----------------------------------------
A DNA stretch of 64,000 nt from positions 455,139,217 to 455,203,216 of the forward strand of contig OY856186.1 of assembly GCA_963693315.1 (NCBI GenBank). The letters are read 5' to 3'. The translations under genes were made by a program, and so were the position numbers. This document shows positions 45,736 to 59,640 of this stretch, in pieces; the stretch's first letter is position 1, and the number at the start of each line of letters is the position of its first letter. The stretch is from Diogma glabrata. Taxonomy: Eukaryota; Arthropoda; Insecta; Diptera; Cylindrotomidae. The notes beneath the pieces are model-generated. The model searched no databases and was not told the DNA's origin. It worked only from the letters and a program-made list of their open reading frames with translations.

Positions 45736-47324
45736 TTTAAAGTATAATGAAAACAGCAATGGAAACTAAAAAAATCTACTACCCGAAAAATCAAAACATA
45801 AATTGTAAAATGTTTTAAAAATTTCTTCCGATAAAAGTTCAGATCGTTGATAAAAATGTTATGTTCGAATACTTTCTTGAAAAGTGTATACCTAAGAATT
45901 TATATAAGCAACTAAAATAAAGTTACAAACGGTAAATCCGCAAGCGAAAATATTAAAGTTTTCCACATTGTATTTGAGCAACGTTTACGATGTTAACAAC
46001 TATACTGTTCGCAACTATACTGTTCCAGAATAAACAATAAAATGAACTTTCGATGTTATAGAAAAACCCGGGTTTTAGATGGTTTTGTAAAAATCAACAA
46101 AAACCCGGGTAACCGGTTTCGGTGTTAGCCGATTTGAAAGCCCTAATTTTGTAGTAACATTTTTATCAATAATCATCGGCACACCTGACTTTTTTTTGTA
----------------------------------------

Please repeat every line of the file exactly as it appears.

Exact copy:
A DNA stretch of 64,000 nt from positions 455,139,217 to 455,203,216 of the forward strand of contig OY856186.1 of assembly GCA_963693315.1 (NCBI GenBank). The letters are read 5' to 3'. The translations under genes were made by a program, and so were the position numbers. This document shows positions 45,736 to 59,640 of this stretch, in pieces; the stretch's first letter is position 1, and the number at the start of each line of letters is the position of its first letter. The stretch is from Diogma glabrata. Taxonomy: Eukaryota; Arthropoda; Insecta; Diptera; Cylindrotomidae. The notes beneath the pieces are model-generated. The model searched no databases and was not told the DNA's origin. It worked only from the letters and a program-made list of their open reading frames with translations.

Positions 45736-47324
45736 TTTAAAGTATAATGAAAACAGCAATGGAAACTAAAAAAATCTACTACCCGAAAAATCAAAACATA
45801 AATTGTAAAATGTTTTAAAAATTTCTTCCGATAAAAGTTCAGATCGTTGATAAAAATGTTATGTTCGAATACTTTCTTGAAAAGTGTATACCTAAGAATT
45901 TATATAAGCAACTAAAATAAAGTTACAAACGGTAAATCCGCAAGCGAAAATATTAAAGTTTTCCACATTGTATTTGAGCAACGTTTACGATGTTAACAAC
46001 TATACTGTTCGCAACTATACTGTTCCAGAATAAACAATAAAATGAACTTTCGATGTTATAGAAAAACCCGGGTTTTAGATGGTTTTGTAAAAATCAACAA
46101 AAACCCGGGTAACCGGTTTCGGTGTTAGCCGATTTGAAAGCCCTAATTTTGTAGTAACATTTTTATCAATAATCATCGGCACACCTGACTTTTTTTTGTA